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Ancient Maya Traders of Ambergris Caye

Written by Thomas H. Guderjan

Publication Year: 2007

Archaeologists are unsure exactly when the Maya inhabited the coastal areas of Belize, but ample evidence exists to support an extensive maritime trade network along the coast by A.D. 600 This volume focuses on the maritime trade network sites on Ambergris Caye, Belize where excavations have revealed remnants of very small villages, or camps, along the Caribbean coastline.

Published by: The University of Alabama Press

Title Page, Copyright

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Contents

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pp. v-

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Preface

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pp. 1-6

... this volume was originally published in Belize, the intent was to return something to the people of San Pedro who helped us over the course of three summers of fieldwork (1986-88). At that time, though we did not really know it yet, the town of San Pedro was just developing its tourism business. In 1986, we rented an entire hotel for $10 per day per room! And, I have a photo of First ...

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The Maya

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pp. 7-16

... no one is sure when the first Maya came to Ambergris Caye. For that matter we do not even know when the first people became ethnically 'Maya'. However, there are many things which we do know about the ancient Maya civilization. Most importantly, this was a real civilization in every sense of the word. The Classic Maya had extremely complex political organizations, astronomers, engineers, and even a form of ...

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Ambergris Caye

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pp. 17-19

... the mid-1980s, two groups have been investigating the archaeology of Ambergris Caye. Elizabeth Graham and David Pendergast of the Royal Ontario Museum have worked at the site of Marco Gonzalez on the southern end of the island. The Ambergris Caye Archaeological Project, directed by Tom Guderjan of the University of Texas Institute of Texan Cultures at San Antonio, James Garber and ...

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Yalamha

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pp. 20-21

Yalamha, literally 'under the water', is entirely submerged in about two feet of water near the entrance to Laguna Frances. Only a scatter of Early Classic pottery and stone artifacts, covering about 300 square meters, can now be found. This small residence may be a clue to why we cannot readily find Early Classic materials on Ambergris. We already know that relative sea level has risen about 50 centimeters since 100 A.D. and one ...

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San Juan [Contains Image Plates]

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pp. 22-28

San Juan juts into the water of the back side of Ambergris, just where boats could easily see it as they completed the trip through the Bacalar Chico canal. At San Juan, we found pottery from the Yucatan, the south coast of Belize, as well as the Peten region of Guatemala and Campeche. We also found several vessels of Tohil Plumbate pottery which was made only on the Pacific Coast of Guatemala. There was gray obsidian from highland ...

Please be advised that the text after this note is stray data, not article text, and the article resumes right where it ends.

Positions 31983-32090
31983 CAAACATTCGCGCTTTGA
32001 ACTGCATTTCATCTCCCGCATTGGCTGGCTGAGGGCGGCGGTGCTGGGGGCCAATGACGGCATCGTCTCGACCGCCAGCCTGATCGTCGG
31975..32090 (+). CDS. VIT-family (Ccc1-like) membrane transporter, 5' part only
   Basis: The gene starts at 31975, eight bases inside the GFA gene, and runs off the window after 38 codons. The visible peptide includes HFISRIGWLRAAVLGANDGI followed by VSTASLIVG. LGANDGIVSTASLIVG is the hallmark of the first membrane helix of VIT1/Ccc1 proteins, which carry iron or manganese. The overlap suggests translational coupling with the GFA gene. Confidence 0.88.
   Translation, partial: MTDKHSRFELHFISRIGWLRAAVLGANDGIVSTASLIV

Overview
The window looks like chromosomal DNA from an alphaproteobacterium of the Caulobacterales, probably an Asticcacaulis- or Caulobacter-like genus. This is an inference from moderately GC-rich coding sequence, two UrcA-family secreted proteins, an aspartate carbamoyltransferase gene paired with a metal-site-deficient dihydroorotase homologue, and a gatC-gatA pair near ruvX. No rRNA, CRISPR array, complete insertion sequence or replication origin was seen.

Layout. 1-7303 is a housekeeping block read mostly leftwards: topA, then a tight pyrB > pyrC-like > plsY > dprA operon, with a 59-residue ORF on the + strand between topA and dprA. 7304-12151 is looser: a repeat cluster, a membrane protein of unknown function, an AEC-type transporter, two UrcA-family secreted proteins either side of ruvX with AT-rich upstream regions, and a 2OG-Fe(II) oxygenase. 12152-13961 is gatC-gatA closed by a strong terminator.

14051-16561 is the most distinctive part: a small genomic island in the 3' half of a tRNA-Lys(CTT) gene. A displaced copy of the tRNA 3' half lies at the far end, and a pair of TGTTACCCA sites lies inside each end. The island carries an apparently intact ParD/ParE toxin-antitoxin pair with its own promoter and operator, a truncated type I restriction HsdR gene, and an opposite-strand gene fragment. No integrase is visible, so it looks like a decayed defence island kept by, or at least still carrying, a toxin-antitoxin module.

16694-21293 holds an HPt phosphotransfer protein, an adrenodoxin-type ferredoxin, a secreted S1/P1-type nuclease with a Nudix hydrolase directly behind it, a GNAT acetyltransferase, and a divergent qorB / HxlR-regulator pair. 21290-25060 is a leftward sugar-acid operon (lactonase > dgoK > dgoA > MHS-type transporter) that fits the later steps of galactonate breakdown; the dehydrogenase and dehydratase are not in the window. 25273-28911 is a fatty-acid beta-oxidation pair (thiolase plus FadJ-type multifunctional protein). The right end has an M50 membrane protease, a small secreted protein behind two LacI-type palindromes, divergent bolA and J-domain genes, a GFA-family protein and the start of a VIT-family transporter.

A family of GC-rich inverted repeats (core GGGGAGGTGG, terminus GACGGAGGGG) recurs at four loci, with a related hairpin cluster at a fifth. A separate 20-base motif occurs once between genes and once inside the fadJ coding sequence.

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Chac Balam

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pp. 29-31

... Chac Balam was another important Maya community of the Late and Terminal Classic periods. The site is located between San Juan and the Bacalar Chico canal with a man made harbor dug to it. The site itself is rather small, covering an area of about 150 meters by 50 meters. The central portion of Chac Balam is a formal plaza about 25 meters square with buildings arranged around it on platforms ...

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Ek Luum

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pp. 32-33

Ek Luum is one of the largest of these sites. located about 250 meters from the present beach, Ek Luum is typical of the windward sites in that it is far enough away from the beach for safety, yet close enough for easy access. It was also built on the shore of the Laguna Cantena within sight of communities like Burning Water and Chac Balam. The major portion of the site is a raised area about ...

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Marco Gonzalez

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pp. 34-35

The Marco Gonzalez site may be the largest ruin on Ambergris Caye. Located about two miles, south of the town of San Pedro, it covers an area of about 355 meters by 155 meters and has at least 53 buildings with a central plaza and several small courtyard groupings. The site's excavators believe that during the Early Classic period, the economy of Marco Gonzalez was based upon exploitation of the vast marine resources which the Caribbean ...

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Basil Jones

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pp. 36-40

The other site on Ambergris Caye which probably dates to the Postclassic period is Basil Jones. South of Rocky Point at the interior of the island is Ambergris Caye's widest section. It is much higher and supports a much different vegetation pattern. Here there is a series of crudely built stone mounds, now nearly destroyed by looting and, perhaps, by the work of Ambergris's first archaeologist ...

Other Publications

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pp. 41-42


E-ISBN-13: 9780817383695
Print-ISBN-13: 9780817354633

Page Count: 52
Publication Year: 2007